A jugar con Auster

[La explicación, by Folavril]

"Mr. Nobody is a response to this mounting frustration. The villain of the story is called C. Lester Chase, and once you've figured out the origins of this character's odd and artificial name, it becomes hard not to see him as a metaphorical stand-in for Hunt. Translate hunt into French, and the result is chasse; drop the second s from chasse, and you wind up with chase. When you further consider that Seymour can be read as see more- and that Lester can be abbreviated as Les, which turns C. Lester into C. Les—or see less—then the evidence becomes fairly compelling. Chase is the most malevolent character in any of Hector's films. He is out to destroy Hector and rob him of his identity, and he puts his plan into action not by firing a bullet into Hector's back or by plunging a knife into his heart, but by tricking him into swallowing a magic potion that makes him invisible. In effect, this is just what Hunt did to Hector’s career in the movies. He put him up on-screen, and then he made it all but impossible for anyone to see him. Hector doesn’t vanish in Mr. Nobody, but once he drinks the drink, no one can see him anymore. He is still there before our eyes, but the other characters in the film are blind to his presence. He jumps up and down, he flaps his arms, he takes off his clothes on a crowded street comer, but no one notices. When he shouts in people's faces, his voice goes unheard. He is a specter made of flesh and blood, a man who is no longer a man. He still lives in the world, and yet the world has no room for him anymore. He has been murdered, but no one has had the courtesy or the thoughtfulness to kill him. He has simply been erased."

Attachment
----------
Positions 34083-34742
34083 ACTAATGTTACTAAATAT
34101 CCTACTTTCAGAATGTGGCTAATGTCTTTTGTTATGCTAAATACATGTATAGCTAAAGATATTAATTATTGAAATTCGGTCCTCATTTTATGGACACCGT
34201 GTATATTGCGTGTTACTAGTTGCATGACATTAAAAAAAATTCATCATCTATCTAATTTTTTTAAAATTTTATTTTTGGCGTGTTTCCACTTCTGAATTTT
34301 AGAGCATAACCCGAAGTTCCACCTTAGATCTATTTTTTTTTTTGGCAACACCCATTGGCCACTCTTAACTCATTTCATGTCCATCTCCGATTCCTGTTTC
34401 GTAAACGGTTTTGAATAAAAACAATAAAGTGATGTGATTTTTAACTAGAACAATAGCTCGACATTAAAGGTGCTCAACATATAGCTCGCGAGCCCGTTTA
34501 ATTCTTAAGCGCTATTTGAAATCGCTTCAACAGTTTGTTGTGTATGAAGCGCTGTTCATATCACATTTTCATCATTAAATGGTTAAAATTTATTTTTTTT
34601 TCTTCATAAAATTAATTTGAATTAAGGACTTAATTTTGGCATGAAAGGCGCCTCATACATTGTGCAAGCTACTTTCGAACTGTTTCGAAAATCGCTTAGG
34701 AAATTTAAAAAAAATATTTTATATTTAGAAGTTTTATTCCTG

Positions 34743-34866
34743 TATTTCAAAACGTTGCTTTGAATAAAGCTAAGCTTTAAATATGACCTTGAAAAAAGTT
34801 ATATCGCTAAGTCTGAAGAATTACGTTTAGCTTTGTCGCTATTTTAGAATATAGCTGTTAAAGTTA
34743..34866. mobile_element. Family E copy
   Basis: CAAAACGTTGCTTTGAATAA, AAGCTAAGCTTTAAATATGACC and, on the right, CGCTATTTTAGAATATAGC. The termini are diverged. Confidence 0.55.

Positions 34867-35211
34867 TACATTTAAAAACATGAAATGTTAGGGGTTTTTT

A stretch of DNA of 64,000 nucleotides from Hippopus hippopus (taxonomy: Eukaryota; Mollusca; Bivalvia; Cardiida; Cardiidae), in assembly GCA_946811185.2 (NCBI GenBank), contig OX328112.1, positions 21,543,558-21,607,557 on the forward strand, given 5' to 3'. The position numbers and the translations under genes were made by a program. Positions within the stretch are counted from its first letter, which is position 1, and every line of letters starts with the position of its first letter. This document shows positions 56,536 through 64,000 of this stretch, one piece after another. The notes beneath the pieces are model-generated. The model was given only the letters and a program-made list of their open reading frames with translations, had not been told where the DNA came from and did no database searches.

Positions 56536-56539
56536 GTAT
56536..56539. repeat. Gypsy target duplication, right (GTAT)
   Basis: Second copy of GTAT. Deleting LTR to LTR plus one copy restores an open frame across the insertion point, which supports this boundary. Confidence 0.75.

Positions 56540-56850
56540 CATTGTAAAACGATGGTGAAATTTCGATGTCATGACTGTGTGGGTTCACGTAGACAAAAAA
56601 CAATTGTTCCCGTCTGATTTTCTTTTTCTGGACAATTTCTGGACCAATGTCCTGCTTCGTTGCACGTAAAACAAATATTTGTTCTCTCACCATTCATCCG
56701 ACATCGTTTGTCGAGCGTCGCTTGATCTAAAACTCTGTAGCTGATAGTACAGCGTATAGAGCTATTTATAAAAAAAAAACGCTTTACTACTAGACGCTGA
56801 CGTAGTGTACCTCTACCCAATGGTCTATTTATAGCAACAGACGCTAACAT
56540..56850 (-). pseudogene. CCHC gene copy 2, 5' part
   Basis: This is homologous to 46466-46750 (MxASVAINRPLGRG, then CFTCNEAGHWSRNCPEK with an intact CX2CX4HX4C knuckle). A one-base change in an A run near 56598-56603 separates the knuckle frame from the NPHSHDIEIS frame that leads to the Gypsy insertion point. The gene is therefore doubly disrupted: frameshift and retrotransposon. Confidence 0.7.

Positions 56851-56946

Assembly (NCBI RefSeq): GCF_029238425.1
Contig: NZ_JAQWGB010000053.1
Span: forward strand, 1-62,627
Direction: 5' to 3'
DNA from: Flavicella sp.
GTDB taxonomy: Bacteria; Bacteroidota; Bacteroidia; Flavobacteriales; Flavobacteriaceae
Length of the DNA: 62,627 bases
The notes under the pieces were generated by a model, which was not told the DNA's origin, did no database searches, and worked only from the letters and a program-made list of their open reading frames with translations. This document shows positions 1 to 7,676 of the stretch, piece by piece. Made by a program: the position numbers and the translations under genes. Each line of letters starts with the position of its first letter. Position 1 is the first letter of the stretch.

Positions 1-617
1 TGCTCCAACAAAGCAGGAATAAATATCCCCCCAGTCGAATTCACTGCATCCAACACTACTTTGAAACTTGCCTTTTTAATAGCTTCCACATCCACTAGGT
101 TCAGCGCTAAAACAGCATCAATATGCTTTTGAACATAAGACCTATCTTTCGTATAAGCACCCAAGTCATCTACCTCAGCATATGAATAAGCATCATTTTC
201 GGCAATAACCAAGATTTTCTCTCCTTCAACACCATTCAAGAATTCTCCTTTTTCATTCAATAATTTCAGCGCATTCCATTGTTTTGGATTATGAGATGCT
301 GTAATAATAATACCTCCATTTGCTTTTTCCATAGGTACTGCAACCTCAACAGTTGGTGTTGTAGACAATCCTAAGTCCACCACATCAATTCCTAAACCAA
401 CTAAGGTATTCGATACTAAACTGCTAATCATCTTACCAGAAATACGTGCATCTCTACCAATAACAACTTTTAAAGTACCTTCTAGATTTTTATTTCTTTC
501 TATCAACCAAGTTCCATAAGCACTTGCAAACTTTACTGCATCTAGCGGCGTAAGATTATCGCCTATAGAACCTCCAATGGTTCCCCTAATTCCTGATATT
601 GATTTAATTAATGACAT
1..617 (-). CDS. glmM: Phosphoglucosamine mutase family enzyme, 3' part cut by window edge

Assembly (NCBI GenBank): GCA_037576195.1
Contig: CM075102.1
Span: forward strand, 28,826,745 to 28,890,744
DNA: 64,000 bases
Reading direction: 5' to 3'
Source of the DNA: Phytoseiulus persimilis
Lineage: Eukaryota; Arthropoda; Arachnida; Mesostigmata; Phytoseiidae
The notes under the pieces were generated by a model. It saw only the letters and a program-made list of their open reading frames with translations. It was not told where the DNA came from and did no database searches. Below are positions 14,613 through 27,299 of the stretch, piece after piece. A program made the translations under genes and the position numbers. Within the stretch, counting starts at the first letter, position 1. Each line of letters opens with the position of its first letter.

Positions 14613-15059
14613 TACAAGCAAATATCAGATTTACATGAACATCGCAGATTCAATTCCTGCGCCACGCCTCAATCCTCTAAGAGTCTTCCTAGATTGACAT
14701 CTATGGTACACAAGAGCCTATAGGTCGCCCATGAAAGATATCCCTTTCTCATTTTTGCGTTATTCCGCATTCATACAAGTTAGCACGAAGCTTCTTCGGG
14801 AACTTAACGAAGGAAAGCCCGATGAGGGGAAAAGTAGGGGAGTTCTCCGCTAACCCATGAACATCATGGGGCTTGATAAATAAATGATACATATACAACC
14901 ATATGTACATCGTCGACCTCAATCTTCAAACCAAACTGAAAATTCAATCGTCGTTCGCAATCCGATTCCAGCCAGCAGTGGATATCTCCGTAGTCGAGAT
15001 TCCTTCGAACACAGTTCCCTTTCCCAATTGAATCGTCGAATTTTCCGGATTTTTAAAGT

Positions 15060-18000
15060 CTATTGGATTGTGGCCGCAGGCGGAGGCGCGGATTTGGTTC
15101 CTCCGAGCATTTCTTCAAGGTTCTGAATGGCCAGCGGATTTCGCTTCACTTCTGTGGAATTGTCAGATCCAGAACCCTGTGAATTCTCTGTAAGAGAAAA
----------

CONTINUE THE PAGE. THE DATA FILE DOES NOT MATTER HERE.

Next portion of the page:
The Book of Illusions
page 39, 2nd p
Paul Auster

(y que continúe quien así lo quiera)

1 opiniones:

gerund | junio 18, 2007 5:31 a.m.


(is it weird if I kind of... identify with it?)